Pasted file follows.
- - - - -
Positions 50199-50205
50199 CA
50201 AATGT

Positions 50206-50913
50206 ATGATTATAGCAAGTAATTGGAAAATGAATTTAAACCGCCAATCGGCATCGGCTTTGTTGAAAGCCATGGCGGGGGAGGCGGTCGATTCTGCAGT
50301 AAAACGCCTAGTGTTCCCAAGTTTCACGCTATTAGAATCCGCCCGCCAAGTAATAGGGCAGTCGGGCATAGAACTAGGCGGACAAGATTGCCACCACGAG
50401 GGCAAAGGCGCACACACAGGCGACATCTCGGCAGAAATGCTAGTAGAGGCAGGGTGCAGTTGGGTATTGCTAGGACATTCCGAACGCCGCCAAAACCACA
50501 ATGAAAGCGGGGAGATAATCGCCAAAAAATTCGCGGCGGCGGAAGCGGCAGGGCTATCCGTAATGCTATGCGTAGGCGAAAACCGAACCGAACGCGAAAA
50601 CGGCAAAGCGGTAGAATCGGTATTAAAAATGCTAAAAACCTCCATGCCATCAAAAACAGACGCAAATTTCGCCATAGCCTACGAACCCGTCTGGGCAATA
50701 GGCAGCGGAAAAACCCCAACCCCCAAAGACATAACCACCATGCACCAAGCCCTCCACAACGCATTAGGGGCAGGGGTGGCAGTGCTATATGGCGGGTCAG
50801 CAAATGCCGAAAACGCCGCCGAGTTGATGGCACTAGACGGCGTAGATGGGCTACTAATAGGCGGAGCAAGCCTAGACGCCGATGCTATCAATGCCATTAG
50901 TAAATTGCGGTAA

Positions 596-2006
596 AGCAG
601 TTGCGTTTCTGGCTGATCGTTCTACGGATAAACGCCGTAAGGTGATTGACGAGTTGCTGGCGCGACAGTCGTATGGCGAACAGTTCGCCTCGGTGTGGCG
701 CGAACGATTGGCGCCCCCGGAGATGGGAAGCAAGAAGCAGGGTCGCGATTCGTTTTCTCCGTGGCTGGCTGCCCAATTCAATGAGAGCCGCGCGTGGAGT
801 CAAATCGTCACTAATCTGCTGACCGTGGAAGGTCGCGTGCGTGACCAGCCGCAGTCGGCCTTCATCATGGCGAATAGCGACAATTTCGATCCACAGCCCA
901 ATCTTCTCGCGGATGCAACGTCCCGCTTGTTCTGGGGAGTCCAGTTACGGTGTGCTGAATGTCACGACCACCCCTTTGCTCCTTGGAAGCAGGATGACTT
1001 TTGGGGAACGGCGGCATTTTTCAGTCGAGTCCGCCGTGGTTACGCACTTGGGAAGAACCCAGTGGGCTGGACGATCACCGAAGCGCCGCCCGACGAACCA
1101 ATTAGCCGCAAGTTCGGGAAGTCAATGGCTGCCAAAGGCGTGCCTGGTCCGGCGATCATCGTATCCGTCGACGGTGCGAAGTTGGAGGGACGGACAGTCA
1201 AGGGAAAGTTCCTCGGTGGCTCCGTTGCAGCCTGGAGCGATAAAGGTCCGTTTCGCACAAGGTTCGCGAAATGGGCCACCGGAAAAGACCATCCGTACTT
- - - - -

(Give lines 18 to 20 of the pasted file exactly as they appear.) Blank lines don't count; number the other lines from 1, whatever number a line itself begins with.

901 ATCTTCTCGCGGATGCAACGTCCCGCTTGTTCTGGGGAGTCCAGTTACGGTGTGCTGAATGTCACGACCACCCCTTTGCTCCTTGGAAGCAGGATGACTT
1001 TTGGGGAACGGCGGCATTTTTCAGTCGAGTCCGCCGTGGTTACGCACTTGGGAAGAACCCAGTGGGCTGGACGATCACCGAAGCGCCGCCCGACGAACCA
1101 ATTAGCCGCAAGTTCGGGAAGTCAATGGCTGCCAAAGGCGTGCCTGGTCCGGCGATCATCGTATCCGTCGACGGTGCGAAGTTGGAGGGACGGACAGTCA